City OKs easement for quiet zone at railroad crossing on Willmar Ave.
WILLMAR — The Willmar City Council has approved an easement with Burlington Northern Santa Fe Railway to construct a quiet zone at the Willmar Avenue Southwest crossing.
The easement is needed because the city is changing the location of the crossing, said Ron Christianson, chair of the council’s Public Works/Safety Committee. The committee recommended the council approve the easement.
The easement for the piece of ground measuring 100 feet by 100 feet will provide the width necessary for the city to construct the quiet zone. BNSF requested $15,000 for the easement, which is slightly more than the $12,500 appraisal obtained by the city.
Bruce Peterson, interim public works director, believes the higher price is worth it to avoid delaying the project.
The city has not yet advertised for construction bids for the crossing work, but is proposing to build the crossing this summer. Revenue from the local option sales tax will pay for the easement and associated realignment of Willmar Avenue that will be constructed in the old airport/new industrial park.
According to Peterson, the realigned Willmar Avenue will be the main connector through the industrial park. The sales tax was primarily intended for redevelopment of the former airport and the Willmar Avenue work is a necessary transportation link into that park.
The existing portion of Willmar Avenue between 22nd Street Southwest and Industrial Drive (former state Highway 40) will be eliminated. A portion currently serving as an entrance to the Jennie-O Turkey Store parking lot will become a driveway.
Christianson said a constituent asked why the city is not doing a quiet zone at the Trott Avenue Southwest crossing. Christianson said the city will be doing a quiet zone at the Trott Avenue crossing. The Trott Avenue quiet zone is among this year’s street projects, he said.
In 2005, the Federal Railroad Administration enacted rules that allow quiet zones to be established at railroad crossings, provided certain safety measures such as full-width crossing gates and center medians are used to prohibit motorists from crossing the tracks when a train is approaching.
Also Monday, the council voted to petition Kandiyohi County to transfer authority over County Ditch 23A and its three associated branches located inside the city limits from the county to the city. The Public Works/Safety Committee recommended the council approve the petition. The County Board will hold a hearing on the petition June 4.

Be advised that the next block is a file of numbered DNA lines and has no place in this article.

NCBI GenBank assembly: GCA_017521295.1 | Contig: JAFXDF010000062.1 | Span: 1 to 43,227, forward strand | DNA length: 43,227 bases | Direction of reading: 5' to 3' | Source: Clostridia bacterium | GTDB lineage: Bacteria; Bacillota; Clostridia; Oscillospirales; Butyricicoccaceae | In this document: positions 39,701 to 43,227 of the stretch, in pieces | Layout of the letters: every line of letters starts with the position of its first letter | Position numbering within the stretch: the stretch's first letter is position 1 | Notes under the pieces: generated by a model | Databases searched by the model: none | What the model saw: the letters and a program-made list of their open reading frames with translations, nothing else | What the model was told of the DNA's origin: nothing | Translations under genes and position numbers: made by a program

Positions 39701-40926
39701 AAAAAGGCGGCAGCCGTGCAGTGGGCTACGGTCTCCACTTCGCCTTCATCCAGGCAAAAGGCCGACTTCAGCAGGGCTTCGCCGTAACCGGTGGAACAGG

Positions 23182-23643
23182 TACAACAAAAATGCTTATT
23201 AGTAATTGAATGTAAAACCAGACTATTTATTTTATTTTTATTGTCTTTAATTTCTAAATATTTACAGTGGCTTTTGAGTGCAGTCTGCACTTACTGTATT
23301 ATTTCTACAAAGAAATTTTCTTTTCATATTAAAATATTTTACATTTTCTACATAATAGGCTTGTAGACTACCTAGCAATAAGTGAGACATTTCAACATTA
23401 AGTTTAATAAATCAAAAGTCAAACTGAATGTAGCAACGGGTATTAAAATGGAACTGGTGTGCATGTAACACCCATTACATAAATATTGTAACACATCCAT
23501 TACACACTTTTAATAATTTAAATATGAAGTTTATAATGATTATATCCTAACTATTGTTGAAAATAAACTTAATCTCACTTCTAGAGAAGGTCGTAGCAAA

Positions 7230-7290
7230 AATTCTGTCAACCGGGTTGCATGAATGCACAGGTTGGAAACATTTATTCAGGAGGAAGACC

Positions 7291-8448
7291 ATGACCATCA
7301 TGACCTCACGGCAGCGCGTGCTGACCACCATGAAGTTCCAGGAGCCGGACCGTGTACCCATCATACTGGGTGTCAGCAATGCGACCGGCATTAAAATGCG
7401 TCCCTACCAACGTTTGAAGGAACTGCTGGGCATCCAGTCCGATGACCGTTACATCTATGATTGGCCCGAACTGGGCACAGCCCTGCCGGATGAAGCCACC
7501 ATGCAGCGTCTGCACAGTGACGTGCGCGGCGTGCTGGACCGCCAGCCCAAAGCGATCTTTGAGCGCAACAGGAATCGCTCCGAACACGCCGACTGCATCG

State law allows the city to petition the county to transfer the ditch system inside the city limits to the city. The transfer will provide for the city’s orderly management of storm water without obtaining permission from Kandiyohi County and downstream ditch property owners outside of the city’s corporate limits.
Under state law, costs associated with transferring water management authority from the county to the city will be the responsibility of the city. At the time of transfer, the ditch is required to be in good condition and not needing repair, said Christianson.
Council member Steve Ahmann asked whether the city or county requested the petition.
Peterson said the city will be able to make ditch improvements within the city that affect the city’s storm water system without needing permission from downstream property owners.
“At the committee level it was determined that this was sufficient reason to petition for the segment of the ditch to come under municipal jurisdiction,’’ he said.
Peterson added the county will perform work in the ditch this summer at no cost to the city. The work was already contracted before the city’s petition.
Also, the council voted to amend the western interceptor sewer budget to include the cost of extending a sewer line into the new industrial park.
The council in March authorized design work for extending a 2,400-foot sewer line from an aging wastewater lift station at the old airport terminal building to the western interceptor.
The $345,000 additional estimated construction cost will increase the western interceptor budget to $4,882,179.
The interceptor sewer will run along County Road 5 from U.S. Highway 12 to the southern interceptor, which carries waste to the new treatment plant located west of the city.
The western interceptor will serve the new industrial park and will improve sewer service to the city’s northwestern area.
The extended sewer line from the interceptor to the old terminal site will be constructed in the Airport Drive Southwest boulevard.
The project will be financed with a combination of city sewer rates, state grant and loans, and revenue from the local option sales tax.
In other business, the council declared costs to be assessed against affected property owners and ordered preparation of the assessment roll for this year’s street improvement projects and set May 6 as the date for the assessment hearing.